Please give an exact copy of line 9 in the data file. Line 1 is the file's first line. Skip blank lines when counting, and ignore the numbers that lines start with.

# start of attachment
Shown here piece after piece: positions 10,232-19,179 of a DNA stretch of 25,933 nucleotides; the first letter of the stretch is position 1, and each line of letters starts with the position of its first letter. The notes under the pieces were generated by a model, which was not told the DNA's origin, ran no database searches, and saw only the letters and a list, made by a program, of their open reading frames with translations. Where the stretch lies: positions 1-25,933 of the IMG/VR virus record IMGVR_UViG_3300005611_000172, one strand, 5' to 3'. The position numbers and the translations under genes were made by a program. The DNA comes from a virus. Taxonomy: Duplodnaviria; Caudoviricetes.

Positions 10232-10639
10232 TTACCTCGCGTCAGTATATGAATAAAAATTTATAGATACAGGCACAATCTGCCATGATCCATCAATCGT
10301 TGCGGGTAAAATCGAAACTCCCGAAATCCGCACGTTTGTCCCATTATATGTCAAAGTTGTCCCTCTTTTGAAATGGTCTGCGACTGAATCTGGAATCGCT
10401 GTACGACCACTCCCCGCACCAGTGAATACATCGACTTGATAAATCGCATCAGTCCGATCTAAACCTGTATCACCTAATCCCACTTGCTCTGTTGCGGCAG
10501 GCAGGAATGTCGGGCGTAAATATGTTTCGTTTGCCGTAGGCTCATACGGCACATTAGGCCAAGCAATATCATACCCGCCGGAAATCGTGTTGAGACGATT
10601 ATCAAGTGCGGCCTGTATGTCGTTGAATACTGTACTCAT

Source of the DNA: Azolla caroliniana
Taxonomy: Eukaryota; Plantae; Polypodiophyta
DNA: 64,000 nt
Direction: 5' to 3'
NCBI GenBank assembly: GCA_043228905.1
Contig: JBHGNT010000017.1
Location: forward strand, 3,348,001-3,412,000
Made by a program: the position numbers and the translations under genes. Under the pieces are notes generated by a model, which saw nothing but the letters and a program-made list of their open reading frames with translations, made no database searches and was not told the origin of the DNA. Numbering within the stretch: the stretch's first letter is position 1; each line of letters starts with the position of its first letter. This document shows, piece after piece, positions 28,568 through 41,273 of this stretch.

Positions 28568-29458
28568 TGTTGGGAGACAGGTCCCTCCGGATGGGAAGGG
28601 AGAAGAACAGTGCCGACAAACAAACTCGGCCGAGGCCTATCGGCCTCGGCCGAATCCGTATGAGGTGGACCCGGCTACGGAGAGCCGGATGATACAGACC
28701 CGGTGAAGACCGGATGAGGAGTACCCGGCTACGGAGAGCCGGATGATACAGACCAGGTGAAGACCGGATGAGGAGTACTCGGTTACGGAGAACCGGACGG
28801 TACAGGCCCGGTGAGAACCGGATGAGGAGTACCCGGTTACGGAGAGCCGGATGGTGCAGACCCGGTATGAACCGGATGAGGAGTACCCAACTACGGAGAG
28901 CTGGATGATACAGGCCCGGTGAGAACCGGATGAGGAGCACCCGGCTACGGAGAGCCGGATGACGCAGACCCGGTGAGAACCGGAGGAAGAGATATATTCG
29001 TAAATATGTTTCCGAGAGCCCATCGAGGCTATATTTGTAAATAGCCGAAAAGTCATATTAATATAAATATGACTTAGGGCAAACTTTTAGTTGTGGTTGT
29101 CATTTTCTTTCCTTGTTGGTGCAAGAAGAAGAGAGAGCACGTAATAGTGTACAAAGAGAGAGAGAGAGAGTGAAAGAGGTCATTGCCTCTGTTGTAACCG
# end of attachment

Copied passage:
Taxonomy: Eukaryota; Plantae; Polypodiophyta